In Commonwealth ex rel. Smith v. Myers, 438 Pa. 218, 261 A.2d 550 (1970), we observed: "No one would suggest that this Court would be violating any settled principles of law by making a change in the law and reversing a conviction, even though the law at the time of conviction supported the conviction. This has occurred innumerable times, in practically every landmark constitutional criminal case. Nor should the result be any different where the appeal is nunc pro tunc rather than immediately after conviction." 438 Pa. at 236. See also Commonwealth v. Johnson, 451 Pa. 528, 304 A.2d 139 (1973).*fn4

[ 454 Pa. Page 154]

The judgment of sentence is reversed and a new trial awarded.


Judgment of sentence reversed and new trial awarded.

Concurring Opinion by Mr. Justice Roberts:

While I agree with a substantial portion of the opinion of the Court, I am compelled to note my disagreement with any suggestion that the "law of the case" has applicability to a criminal case. This doctrine has never been applied to a criminal case in Pennsylvania. See Commonwealth v. Tick, Inc., 431 Pa. 420, 246 A.2d 424 (1968); Reamer's Estate, 331 Pa. 117, 200 Atl. 35 (1938).

In my view, this case is controlled by our decision in Commonwealth v. Little, 432 Pa. 256, 248 A.2d 32 (1968). See Commonwealth v. Dravecz, 424 Pa. 582, 227 A.2d 904 (1967). Cf. Commonwealth v. Jefferson, 430 Pa. 532, 538, 243 A.2d 412, 415 (1968); (Roberts, J., dissenting, joined by O'Brien and Cohen, JJ.); Commonwealth ex rel. Shadd v. Myers, 423 Pa. 82, 91, 223 A.2d 296, 301 (1966) (Roberts, J., dissenting). On this direct appeal, allowed as if timely filed, Douglas v. California, 372 U.S. 353, 83 S. Ct. 814 (1963), appellant is clearly entitled to a new trial. Griffin v. California, 380 U.S. 609, 85 S. Ct. 1229 (1965); Commonwealth v. Johnson, 451 Pa. 528, 535, 304 A.2d 139, 142 (1973) (Roberts, J., concurring).

Dissenting Opinion by Mr. Justice Pomeroy:

When the present appellant was last before our Court he urged, relying on Miranda v. Arizona, 384 U.S. 436, 16 L. Ed. 2d 694 (1966), the inadmissibility into evidence at his 1960 trial of the fact that during a custodial investigation he had remained silent in the

[ 454 Pa. Page 155]

    face of an accusation by his co-felon. Commonwealth ex rel. Shadd v. Myers, 423 Pa. 82, 223 A.2d 296 (1966).

Recognizing the change in Pennsylvania law resulting from Miranda's interdiction of the use of tacit admissions, we nevertheless held, relying on Johnson v. New Jersey, 384 U.S. 719, 16 L. Ed. 2d 882 (1966), that the change was not to be retrospectively applied. As Mr. Justice Eagen concluded, in speaking for the court, "after consideration of the purpose of the rule announced in Miranda, supra, concerning evidence of 'tacit admissions', the reliance placed upon this Court's rulings in regard thereto for nearly a century and the obvious effect of its retroactive application on the administration of justice, we rule that it need not and will not be applied retroactively in Pennsylvania." (423 Pa. at 88.) This holding was reaffirmed, with some modification not here applicable, in Commonwealth v. Dravecz, 424 Pa. 582, 227 A.2d 904 (1967).*fn1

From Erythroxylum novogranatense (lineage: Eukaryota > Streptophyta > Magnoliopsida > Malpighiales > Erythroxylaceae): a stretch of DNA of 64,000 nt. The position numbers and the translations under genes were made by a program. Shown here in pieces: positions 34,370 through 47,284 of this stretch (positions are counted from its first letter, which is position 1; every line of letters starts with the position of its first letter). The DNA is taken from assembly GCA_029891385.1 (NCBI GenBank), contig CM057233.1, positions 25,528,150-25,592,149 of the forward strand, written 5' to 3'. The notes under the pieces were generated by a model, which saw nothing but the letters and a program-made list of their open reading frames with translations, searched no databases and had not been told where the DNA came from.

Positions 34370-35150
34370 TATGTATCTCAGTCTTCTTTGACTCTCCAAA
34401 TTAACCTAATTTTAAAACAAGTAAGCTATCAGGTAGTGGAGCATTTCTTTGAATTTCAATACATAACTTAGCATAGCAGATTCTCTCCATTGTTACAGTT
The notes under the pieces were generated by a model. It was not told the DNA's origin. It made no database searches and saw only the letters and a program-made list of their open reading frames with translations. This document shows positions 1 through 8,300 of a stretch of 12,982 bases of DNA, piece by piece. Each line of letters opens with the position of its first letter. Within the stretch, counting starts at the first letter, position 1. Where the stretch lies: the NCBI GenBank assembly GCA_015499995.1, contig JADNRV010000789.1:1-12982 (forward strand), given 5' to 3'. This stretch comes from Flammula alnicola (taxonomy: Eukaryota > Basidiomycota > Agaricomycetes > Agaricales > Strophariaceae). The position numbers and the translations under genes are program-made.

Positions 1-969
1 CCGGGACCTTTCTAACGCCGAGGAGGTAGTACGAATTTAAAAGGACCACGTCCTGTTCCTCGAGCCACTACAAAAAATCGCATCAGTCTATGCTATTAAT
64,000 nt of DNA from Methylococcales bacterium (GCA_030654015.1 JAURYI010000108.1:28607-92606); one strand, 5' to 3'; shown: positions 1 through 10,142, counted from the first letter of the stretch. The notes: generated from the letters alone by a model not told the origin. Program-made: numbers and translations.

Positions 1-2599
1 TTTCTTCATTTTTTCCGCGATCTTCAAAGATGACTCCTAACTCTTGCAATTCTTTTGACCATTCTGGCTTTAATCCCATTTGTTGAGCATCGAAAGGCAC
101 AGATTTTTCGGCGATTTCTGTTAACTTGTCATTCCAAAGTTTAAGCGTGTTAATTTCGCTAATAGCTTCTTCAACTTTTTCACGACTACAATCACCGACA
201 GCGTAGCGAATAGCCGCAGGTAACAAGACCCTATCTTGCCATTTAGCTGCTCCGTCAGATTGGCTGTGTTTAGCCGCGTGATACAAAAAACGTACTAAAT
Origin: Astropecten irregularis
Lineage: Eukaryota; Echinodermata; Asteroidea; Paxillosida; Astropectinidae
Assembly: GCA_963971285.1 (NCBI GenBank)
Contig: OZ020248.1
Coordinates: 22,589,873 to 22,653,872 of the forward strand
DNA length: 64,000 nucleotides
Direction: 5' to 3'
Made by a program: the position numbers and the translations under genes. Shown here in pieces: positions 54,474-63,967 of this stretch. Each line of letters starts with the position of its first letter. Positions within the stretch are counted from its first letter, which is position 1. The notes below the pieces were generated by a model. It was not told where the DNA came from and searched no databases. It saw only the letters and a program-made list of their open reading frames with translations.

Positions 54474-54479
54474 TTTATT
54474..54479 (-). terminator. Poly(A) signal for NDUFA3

Notwithstanding that we have heretofore held this very appellant not entitled to the benefit of Miranda,

[ 454 Pa. Page 156]

    the court now nevertheless applies the rule against tacit admissions to his case after all, and awards a new trial. This turn-about is justified, in the view of the other opinions, because we now hear Shadd's case as on direct appeal nunc pro tunc, as distinguished from an appeal in a collateral proceeding (Shadd's earlier appeal was from denial of habeas corpus). As the Court later held in Commonwealth v. Little, 432 Pa. 256, 248 A.2d 32 (1968), quite speciously, as I believe, "to apply the tacit admission proscription of Miranda to a direct nunc pro tunc appeal . . . is not to apply it retroactively."

Recognizing that the concept of an appeal nunc pro tunc involved difficulties in regard to the scope and reach of such an appeal, the Court in Commonwealth v. Faison, 437 Pa. 432, 264 A.2d 394 (1970) undertook to restate the test. On the one hand, the appellant was not to be narrowly limited to the law that existed when a timely appeal would have been filed, nor, on the other hand, was he to be accorded the benefit (or detriment) of all the law that had developed between trial and appeal. "We hold", said the Court in Faison, "that an appellant may press on a nunc pro tunc appeal an issue premised on a constitutional right which was enunciated subsequent to his original judgment of sentence, provided that this right has been given such retroactive effect that it would have been available to appellant had an appeal been timely filed." 437 Pa. at 441. (Emphasis supplied.) The proscription of the use of tacit admissions, like the other new pronouncements of Miranda, has not been given such retroactive effect as Shadd's own prior appeal established. But today the Court again ignores its formulation of but three years ago, and allows appellant to assert a rule non-existent at the time of his trial and expressly held non-retrospective. Thus not only is the test adopted in Faison by-passed, but also the careful holding in Shadd, supra.

[ 454 Pa. Page 157]

This same problem was before the Court in Commonwealth v. Heard, 451 Pa. 125, 301 A.2d 870 (1973), involving a right asserted under Mapp v. Ohio, 367 U.S. 643, 6 L. Ed. 2d 1081 (1961). My dissenting opinion in that case is largely applicable here. I repeat, however, that by holdings such as that in Heard and this one, we continue to discriminate invidiously against the well-counseled defendant who took a timely appeal in favor of the defendant who, for one reason or another, was until lately ignorant of his appellate rights; the latter is given a new trial, while the former has no prospect of release from imprisonment. Thus also do we disserve the cause of judicial administration, compelling our over-burdened courts to redo litigation long since ended, with evidence gone stale and with witnesses, if still available, whose memories have dimmed. It is for these reasons that I dissent.